Those who do not instantly qualify for the first category will be registered for a subsequent draft.

As resistance to the invasion intensifies, more anti-war demonstrations are slated to take place today.

Despite Putin’s efforts to reinforce his faltering campaign, the British Ministry of Defence stated that it will take months for the new recruits to be totally war-ready.

Putin’s declaration caused a mass evacuation, with increased traffic at border crossings with Finland and Georgia and soaring flight ticket costs from Moscow.

According to Russian media, anyone participating in the so-called “illegal protests” risks being drafted into the military.

There were violent battles between demonstrators and security police yesterday night, with protestors being forcibly removed from the streets as the government tightens down on dissent.

Tonight, demonstrators yelled anti-war slogans, with some asking for Vladimir Putin to fight in Ukraine while others vehemently declared they will not die for him.

The earliest demonstrations against the partial mobilization occurred in Siberia, where participants risked imprisonment under draconian regulations prohibiting criticism of the military.

Videos circulating on social media depict individuals marching through the streets of Moscow while yelling “no to war” and mass arrests by armed police in riot gear and all-black attire.

At a gathering in Novosibirsk, one protester was arrested after yelling at police and FSB officials, “I will not die for Putin or for you!”

Anger has also erupted on social media, and a new term has been coined to characterize the hell Putin has unleashed: ‘Mogilisation,’ derived from the Russian word for grave, ‘Mogila’ [Mogila], which describes the grim fate that awaits thousands of conscripts.

Yesterday, police officers detained activists in Saint Petersburg as riots erupted across Russia.

A man gets carried away by Russian security agents during a demonstration against Vladimir Putin’s order to mobilize military reservists in Moscow.

Putin’s declaration caused a mass evacuation, with increased traffic at border crossings with Finland and Georgia and soaring flight ticket costs from Moscow.

Prices for one-way flights to the closest international destinations from Moscow have risen above £5,000, and the vast majority of tickets are sold out for the next days.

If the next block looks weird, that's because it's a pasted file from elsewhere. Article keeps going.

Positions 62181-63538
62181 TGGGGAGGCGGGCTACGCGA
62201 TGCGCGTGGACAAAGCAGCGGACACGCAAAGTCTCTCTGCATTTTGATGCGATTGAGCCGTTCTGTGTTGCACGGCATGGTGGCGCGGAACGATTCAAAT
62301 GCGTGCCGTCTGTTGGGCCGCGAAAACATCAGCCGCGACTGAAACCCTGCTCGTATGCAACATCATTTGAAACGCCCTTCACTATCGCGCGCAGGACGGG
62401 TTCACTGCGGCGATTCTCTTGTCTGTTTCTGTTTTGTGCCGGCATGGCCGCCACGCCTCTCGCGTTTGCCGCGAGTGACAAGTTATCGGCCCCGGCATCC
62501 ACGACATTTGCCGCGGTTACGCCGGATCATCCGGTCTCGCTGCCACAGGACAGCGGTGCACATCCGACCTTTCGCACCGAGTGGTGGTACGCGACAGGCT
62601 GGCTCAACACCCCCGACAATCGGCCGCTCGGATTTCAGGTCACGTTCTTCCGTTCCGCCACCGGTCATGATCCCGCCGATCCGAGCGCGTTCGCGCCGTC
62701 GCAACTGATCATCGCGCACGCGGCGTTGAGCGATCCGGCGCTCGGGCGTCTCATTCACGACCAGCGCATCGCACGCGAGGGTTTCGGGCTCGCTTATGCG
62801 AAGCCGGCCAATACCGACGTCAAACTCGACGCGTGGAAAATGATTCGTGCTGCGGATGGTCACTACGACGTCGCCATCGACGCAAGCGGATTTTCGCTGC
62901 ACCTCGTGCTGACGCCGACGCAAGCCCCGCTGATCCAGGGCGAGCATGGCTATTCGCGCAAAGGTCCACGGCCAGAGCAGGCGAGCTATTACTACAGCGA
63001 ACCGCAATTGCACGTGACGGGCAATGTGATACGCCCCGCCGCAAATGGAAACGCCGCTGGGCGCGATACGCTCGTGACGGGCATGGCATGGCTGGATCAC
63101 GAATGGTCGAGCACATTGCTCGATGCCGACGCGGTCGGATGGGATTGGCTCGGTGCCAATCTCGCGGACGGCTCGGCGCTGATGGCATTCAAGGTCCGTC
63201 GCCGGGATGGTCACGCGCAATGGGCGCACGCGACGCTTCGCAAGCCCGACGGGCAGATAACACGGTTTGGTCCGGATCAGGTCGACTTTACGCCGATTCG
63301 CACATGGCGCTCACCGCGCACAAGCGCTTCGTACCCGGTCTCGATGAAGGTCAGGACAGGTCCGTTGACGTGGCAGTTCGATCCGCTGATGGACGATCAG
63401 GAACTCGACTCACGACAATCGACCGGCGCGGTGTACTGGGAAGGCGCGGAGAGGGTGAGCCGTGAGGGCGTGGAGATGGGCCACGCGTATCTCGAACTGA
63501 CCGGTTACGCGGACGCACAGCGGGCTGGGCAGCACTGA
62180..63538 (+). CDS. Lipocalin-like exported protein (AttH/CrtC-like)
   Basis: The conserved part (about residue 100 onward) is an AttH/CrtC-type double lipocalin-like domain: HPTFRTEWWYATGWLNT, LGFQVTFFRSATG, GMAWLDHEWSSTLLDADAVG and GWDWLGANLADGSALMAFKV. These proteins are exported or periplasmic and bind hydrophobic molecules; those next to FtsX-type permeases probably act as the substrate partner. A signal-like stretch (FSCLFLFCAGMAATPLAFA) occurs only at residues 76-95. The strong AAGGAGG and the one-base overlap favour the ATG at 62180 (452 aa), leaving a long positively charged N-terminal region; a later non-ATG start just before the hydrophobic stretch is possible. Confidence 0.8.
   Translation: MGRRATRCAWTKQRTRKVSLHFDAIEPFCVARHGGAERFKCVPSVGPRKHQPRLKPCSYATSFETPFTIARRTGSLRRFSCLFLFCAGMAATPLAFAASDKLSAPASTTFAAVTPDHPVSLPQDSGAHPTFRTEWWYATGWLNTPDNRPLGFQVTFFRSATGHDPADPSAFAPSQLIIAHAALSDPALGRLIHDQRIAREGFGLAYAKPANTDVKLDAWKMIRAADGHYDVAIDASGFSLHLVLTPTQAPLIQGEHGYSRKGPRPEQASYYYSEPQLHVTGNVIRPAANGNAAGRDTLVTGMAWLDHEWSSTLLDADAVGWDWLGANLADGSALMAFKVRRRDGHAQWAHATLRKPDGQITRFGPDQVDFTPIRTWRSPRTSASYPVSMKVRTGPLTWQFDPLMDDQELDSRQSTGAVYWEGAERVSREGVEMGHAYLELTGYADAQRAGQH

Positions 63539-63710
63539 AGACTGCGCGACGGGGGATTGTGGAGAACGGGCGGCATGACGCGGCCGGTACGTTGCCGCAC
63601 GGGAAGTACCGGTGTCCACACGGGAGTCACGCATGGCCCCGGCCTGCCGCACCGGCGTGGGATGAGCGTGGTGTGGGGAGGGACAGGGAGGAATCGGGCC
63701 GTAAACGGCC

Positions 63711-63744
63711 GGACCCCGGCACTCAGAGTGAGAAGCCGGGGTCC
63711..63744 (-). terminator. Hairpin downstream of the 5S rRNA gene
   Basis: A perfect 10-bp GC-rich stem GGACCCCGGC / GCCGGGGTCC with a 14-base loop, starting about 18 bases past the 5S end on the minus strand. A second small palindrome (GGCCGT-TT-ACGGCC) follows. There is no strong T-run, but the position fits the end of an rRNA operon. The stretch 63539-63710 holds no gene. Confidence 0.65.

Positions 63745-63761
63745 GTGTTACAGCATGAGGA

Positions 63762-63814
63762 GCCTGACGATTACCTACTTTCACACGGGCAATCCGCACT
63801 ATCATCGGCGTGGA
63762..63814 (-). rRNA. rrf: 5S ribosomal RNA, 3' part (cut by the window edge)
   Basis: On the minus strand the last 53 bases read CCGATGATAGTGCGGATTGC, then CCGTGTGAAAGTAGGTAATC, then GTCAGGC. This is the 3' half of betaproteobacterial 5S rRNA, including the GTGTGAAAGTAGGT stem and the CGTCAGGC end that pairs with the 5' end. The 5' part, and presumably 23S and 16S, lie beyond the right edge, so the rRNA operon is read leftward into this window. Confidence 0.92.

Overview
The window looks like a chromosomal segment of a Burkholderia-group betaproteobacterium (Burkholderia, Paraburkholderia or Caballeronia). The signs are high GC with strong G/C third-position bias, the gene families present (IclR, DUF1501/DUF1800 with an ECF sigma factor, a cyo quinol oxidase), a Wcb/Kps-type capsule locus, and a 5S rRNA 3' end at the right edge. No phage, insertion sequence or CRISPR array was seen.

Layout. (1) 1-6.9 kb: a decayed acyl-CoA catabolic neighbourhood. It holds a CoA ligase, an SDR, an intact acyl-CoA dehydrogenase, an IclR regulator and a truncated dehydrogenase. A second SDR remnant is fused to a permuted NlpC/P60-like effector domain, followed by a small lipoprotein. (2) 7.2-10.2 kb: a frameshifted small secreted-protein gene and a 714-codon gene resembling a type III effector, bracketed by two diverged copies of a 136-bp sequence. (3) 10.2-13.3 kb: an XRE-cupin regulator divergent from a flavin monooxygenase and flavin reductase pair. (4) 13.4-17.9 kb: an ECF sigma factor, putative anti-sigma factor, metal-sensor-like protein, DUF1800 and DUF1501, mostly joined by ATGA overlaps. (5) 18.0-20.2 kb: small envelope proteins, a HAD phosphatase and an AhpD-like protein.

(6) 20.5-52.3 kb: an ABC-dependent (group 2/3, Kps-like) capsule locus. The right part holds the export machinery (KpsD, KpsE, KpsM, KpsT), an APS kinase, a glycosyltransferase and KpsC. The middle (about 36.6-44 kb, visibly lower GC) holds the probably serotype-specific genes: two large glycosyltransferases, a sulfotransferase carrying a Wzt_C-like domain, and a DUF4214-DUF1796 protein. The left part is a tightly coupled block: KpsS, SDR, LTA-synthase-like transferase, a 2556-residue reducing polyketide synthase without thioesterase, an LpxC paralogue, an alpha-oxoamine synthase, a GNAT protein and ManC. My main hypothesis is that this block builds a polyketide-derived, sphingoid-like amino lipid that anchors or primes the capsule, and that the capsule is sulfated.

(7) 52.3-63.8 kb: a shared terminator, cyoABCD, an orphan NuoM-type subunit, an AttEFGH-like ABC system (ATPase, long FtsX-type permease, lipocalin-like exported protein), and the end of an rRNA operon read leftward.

One Russian-language news website provided a list of “where to flee from Russia immediately,” and there were long lines at the Georgian border crossings.

As he landed in Belgrade, Serbia, Sergei, a Russian man who declined to give his last name, told Reuters, “War is dreadful.” It is acceptable to fear war, death, and other such things.

Unidentified Russian man Alex told Reuters in Istanbul that he had left Russia in part owing to the mobilization.

During a demonstration in Moscow against the recent escalation of the Ukraine crisis by the Russian president, Russian police carry away a lady.

A man is hauled away by security personnel in Moscow as thousands protest the war and the mobilization of reserve forces.

As people came to the streets to oppose Putin’s recent moves in the Ukraine war, there were skirmishes between police and demonstrators in Moscow.

He stated, “The partial mobilization is one of the reasons I am here.” It appears to be a really unwise move, and it could cause many issues for many Russians.

More than 70 percent of Russians, according to state-owned pollsters, support what the Kremlin refers to as a “special military operation.” However, leaked July polling indicated an even split between those who wanted the fighting to cease and those who wanted it to continue.

A source in the tourism industry told Reuters that there was desperation among those seeking flight tickets out of Russia.

The insider explained, “This is panic demand from people who are frightened they won’t be able to leave the country later; they are buying tickets regardless of where they travel to.”

Overnight, traffic at Finland’s eastern border with Russia “intensified,” according to the Finnish Border Guard.

The head of foreign affairs for the Finnish border guard, Matti Pitkaniitty, told Reuters that the situation was under control and that border guards were prepared at nine crossings.